3 Questions to Hosuk Lee-Makiyama, Director ECIPE
The internet tends to create very strong players dominatiing particular niches like search, social networking, auctions etc. The combinations of network effects, economies of scale and transnational services makes this a challenge for governments to tackle. The EU Commission’s anti-trust case against Google is one attempt, but are existing tools enough? In a recent opinion in The Guardian, law professor Frank Pasquale, University of Maryland, makes the case for a ”European digital regulator”. Netopia asked ECIPE-director and international trade expert Hosuk Lee-Makiyama for his view on competition regulation online.
Per Strömbäck: Professor Frank Pasquale calls for a European digital regulator, what do you think about this idea?
Hosuk Lee-Makiyama: One should be very careful about exempting one particular sector from existing body of law or principles. We can see for example in the US how putting the telecom sector under a special authority of FCC has not led to stellar results for market concentration and competition. The argument that “internet is special” and must have special rules on antitrust, consumer protection or free expression, is the only argument that both net evangelists and Chinese state censors are agreed on.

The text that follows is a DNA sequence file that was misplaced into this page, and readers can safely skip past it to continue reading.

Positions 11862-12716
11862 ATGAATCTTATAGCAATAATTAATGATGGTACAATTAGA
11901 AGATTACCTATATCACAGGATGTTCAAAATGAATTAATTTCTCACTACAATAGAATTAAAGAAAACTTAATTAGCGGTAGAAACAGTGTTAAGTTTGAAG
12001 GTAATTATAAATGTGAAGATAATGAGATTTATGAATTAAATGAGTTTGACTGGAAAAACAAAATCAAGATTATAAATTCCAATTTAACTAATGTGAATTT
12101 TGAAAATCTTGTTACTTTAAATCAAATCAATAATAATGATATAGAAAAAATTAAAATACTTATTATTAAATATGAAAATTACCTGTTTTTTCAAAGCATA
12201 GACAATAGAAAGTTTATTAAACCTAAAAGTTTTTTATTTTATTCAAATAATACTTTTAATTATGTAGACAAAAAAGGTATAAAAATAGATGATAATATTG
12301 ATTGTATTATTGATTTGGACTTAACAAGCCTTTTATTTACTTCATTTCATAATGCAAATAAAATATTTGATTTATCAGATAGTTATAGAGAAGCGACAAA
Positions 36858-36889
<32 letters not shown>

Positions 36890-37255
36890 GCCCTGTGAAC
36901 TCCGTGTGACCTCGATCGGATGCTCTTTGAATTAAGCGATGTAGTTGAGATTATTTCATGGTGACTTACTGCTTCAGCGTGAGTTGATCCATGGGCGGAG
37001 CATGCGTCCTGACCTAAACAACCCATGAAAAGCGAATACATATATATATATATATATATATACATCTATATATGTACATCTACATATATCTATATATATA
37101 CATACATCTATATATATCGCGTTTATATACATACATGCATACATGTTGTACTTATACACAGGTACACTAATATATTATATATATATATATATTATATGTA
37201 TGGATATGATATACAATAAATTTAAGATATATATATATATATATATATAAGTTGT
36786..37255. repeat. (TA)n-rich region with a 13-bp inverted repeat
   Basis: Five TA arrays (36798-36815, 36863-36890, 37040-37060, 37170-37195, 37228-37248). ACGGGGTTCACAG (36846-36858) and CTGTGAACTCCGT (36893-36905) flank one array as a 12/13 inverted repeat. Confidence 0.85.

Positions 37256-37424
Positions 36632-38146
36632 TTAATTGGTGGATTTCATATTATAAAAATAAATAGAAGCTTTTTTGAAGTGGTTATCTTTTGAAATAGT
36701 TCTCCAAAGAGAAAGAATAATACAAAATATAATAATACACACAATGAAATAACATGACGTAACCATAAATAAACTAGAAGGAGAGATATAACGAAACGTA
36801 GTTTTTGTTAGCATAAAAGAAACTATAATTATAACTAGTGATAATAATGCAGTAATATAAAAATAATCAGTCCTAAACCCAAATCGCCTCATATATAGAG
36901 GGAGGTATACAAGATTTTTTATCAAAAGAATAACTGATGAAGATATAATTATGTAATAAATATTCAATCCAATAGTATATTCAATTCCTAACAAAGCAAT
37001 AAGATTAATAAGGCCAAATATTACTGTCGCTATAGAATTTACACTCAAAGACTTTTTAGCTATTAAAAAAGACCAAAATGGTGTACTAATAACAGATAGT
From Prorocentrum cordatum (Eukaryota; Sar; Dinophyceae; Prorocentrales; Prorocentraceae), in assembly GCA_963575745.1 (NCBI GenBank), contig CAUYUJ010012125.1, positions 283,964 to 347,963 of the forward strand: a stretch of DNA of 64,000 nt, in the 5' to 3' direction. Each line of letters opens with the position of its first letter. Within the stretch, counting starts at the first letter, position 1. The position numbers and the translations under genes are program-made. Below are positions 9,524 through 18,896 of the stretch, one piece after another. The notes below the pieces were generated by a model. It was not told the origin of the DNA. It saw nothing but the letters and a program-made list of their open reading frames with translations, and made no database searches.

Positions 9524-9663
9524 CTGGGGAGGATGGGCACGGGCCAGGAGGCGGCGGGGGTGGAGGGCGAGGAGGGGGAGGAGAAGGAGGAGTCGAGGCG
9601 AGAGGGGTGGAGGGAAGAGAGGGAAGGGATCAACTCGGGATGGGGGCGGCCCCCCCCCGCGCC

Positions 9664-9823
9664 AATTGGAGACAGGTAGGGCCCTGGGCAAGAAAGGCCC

PS: But digital change happens fast, can trade law keep up?
HLM: Probably not. Some trade lawyers are still divided whether a software sold on a floppy disk is a physical commodity or a service – you can’t even buy floppy disks anymore! Current system of trade rules are obsolete – the problem is that the majority of international trade has moved online – entertainment, banking, shops, logistics, refrigerators and cars … they all depend on openness of data. What trade negotiators don’t understand is that unless they start to catch up, all the trade liberalisation they have negotiated the last two decades in traditional sectors can easily be reversed by shutting off the data.
PS: In the DSM proposal, the Commission opens the door to intermediary liabililty.
HLM: I wish them luck.